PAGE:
In certain circles—in my circle—Chris Cornell is a legend, someone whose rangy vocals could stamp any song with a force that might feel soft or hard, but never light. To my knowledge, most of Cornell’s songs—with Soundgarden or Temple of the Dog or Audioslave or solo—never seemed to come with much lightness, which is kind of the point. Grunge, at least for me, felt as though it was created for young adults going through something, or searching for something, which is maybe just how certain music speaks to certain youths anyway, regardless of genre.
This semester, during a unit about music criticism, I made 11 undergrads read an article about Temple of the Dog, a throwback grunge supergroup that contained members of both Pearl Jam and Soundgarden, with Cornell as the lead vocalist. I made them read it because they had recently completed a reunion tour, and because the story of the band’s one and only album is a concentrated shot of grunge history, and because not one of my 18- to-22-year-olds had ever heard of the group—and who’s to blame them? Their music is Kendrick Lamar and the Hamilton soundtrack and Vulfpeck and Sia…
When I was a zitty teen I blasted Soundgarden and Cornell’s “Seasons” from my Aiwa speakers, on my Walkman, in the car with my family on the way to Hebrew School. Angsty as I was, Cornell understood. Growing up, Cornell’s music hit me hard—and maybe my sister even harder. When I rocked Stone Temple Pilot’s Core or Alice in Chains’ Jar of Flies, she headbanged to Soundgarden’s Superunknown, the 1994 album that put them on the mainstream map because of hits like “Spoonman” and “Black Hole Sun,” whose music video MTV played ad nauseam. Looking back I’m happy that’s the song that got played out because it preserved the record’s best tracks, like “My Wave,” which features Cornell ooh-ing like honey during the bridge, or “The Day I Tried to Live,” which is just a tight, tight rock song that ends with the lyrics, “And I learned that I was a liar / Just like you.”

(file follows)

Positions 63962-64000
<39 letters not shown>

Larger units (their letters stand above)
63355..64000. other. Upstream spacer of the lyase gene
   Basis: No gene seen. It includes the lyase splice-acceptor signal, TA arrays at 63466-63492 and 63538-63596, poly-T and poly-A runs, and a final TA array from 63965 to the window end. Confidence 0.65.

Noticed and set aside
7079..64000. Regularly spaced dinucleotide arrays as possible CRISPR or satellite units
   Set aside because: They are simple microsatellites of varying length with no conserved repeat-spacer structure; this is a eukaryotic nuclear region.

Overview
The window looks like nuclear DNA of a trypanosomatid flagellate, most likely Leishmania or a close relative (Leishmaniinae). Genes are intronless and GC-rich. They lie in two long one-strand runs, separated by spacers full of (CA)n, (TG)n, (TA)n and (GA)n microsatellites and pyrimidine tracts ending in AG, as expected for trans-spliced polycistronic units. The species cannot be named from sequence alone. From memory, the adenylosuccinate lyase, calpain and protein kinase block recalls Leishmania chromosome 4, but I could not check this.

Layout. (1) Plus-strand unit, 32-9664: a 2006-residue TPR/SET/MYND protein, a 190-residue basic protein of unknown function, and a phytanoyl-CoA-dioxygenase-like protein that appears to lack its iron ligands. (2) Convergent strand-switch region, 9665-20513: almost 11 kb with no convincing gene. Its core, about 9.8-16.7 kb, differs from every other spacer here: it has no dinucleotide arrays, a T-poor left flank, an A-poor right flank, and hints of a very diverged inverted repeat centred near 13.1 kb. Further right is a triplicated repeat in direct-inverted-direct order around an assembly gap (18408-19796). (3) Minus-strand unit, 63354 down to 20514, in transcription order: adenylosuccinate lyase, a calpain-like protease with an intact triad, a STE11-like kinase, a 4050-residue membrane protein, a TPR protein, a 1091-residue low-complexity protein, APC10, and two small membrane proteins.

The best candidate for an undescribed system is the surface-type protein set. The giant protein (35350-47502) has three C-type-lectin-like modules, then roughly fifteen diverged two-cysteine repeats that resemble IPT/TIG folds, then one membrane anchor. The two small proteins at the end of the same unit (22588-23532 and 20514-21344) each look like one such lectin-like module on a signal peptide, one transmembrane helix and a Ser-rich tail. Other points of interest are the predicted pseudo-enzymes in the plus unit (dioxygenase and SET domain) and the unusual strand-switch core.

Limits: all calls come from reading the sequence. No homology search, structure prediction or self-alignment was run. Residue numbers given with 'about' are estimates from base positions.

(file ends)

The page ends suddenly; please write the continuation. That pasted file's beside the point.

Over the years, I would joke with my friends about how Cornell had sold out (he cut his incredible hair, he modeled), and how we didn’t even like his music much anymore (although we would always try to match his incredible vocals during karaoke). But Cornell never stopped playing music despite years of drug and alcohol addiction, which he eventually kicked. During his career, Cornell performed a number of times in Israel—In Tel Aviv in June 2009, 2012, and 2014; and in Caesarea last year when he covered Prince’s “Nothing Compares 2 U” and “Seasons,” a solo song from the Singles soundtrack that will stand the test of time.
Jonathan Zalman is a writer and teacher based in Brooklyn.